Review: ‘7th Heaven’

7th Heaven [based on Austin Strong's play] is a great big romantic, gripping and red-blooded story told in a straight-from-the-shoulder way.

7th Heaven [based on Austin Strong’s play] is a great big romantic, gripping and red-blooded story told in a straight-from-the-shoulder way.

Director Frank Borzage is entitled to the blue ribbon for this one. He has made a great picture. Secondly, he has brought to the fore a little girl who has been playing parts in pictures for two years and made a real star out of her overnight – Janet Gaynor.

Borzage can also take credit for bringing Charles Farrell over the hurdles. David Butler comes into his own as Gobin. George Stone has his first shot at a part in the cinema. He plays the rat in the devoted and cringing fashion it should be.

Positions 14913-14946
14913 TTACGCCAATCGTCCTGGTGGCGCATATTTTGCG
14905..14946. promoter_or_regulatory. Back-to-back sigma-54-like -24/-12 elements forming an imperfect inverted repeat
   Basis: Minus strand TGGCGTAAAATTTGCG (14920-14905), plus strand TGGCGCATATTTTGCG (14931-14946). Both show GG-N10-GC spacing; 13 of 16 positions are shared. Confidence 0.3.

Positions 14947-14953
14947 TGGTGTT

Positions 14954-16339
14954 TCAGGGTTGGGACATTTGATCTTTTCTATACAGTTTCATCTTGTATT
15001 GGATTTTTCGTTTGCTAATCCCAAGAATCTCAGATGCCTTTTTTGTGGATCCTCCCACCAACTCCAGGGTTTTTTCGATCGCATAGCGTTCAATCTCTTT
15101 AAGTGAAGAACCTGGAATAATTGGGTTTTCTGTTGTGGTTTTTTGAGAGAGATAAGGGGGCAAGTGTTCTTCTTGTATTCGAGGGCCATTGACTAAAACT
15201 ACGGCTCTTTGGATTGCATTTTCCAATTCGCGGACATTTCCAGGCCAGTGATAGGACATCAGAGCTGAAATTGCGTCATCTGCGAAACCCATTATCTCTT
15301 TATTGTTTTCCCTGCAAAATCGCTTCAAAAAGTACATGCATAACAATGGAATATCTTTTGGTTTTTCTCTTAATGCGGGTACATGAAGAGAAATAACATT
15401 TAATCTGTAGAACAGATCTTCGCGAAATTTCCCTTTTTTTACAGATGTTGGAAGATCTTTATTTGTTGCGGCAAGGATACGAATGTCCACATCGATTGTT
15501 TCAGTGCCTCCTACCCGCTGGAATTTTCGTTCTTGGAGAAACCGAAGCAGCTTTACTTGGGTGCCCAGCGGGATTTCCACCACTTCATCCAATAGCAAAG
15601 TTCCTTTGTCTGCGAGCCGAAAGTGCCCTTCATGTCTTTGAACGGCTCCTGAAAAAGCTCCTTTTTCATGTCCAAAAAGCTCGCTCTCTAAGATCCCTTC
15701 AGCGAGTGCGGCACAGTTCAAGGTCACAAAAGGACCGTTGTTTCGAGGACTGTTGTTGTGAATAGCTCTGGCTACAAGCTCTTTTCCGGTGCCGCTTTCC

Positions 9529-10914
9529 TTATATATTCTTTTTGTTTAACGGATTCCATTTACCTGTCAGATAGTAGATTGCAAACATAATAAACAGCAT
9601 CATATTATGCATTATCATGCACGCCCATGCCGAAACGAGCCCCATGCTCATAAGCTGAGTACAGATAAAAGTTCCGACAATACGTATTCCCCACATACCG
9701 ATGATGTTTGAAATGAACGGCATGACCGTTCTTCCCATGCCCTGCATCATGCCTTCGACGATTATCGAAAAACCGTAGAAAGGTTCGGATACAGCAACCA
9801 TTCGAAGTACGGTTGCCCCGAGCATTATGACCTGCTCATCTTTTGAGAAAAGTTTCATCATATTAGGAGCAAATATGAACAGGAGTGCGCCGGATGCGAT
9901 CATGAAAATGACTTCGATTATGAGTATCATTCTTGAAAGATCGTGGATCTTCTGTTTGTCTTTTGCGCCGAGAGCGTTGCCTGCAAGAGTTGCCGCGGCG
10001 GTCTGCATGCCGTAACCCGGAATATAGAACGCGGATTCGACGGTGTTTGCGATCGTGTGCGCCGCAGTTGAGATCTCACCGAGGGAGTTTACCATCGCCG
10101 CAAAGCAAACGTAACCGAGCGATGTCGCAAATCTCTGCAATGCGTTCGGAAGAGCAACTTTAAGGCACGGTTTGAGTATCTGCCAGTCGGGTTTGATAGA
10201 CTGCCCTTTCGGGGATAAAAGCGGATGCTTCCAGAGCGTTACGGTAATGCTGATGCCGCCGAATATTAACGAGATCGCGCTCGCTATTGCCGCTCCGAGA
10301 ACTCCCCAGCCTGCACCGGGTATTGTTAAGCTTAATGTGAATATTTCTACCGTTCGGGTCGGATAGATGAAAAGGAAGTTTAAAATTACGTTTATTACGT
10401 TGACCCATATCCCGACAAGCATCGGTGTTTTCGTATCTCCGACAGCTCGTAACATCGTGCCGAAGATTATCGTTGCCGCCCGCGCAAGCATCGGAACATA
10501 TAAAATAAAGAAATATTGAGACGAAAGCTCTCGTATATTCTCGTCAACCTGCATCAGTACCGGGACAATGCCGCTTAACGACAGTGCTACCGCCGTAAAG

There is not more than 2,500 feet of actual warfare in the film. Balance of the story is romance. A big punch is the march of the taxi cabs and trucks and pleasure cars with troops 30 from Paris to the Marne to stem the advance of the Germans.

This one cost Fox around $1.3 million and took over six months to make. .

1927/28: Best Director, Actress (Janet Gaynor), Adaptation.

Nominations: Best Picture, Interior Direction

7th Heaven

Production

Fox. Director Frank Borzage; Screenplay Benjamin Glazer, Katherine Hilliker, H.H. Caldwell; Camera Ernest Palmer; Editor Katherine Hilliker, H.H. Caldwell; Art Director William Darling, David Hall

Crew

Silent. (B&W) Extract of a review from 1927. Running time: 115 MIN.

With

Janet Gaynor Charles Farrell Ben Bard David Butler Marie Mosquini Albert Gran
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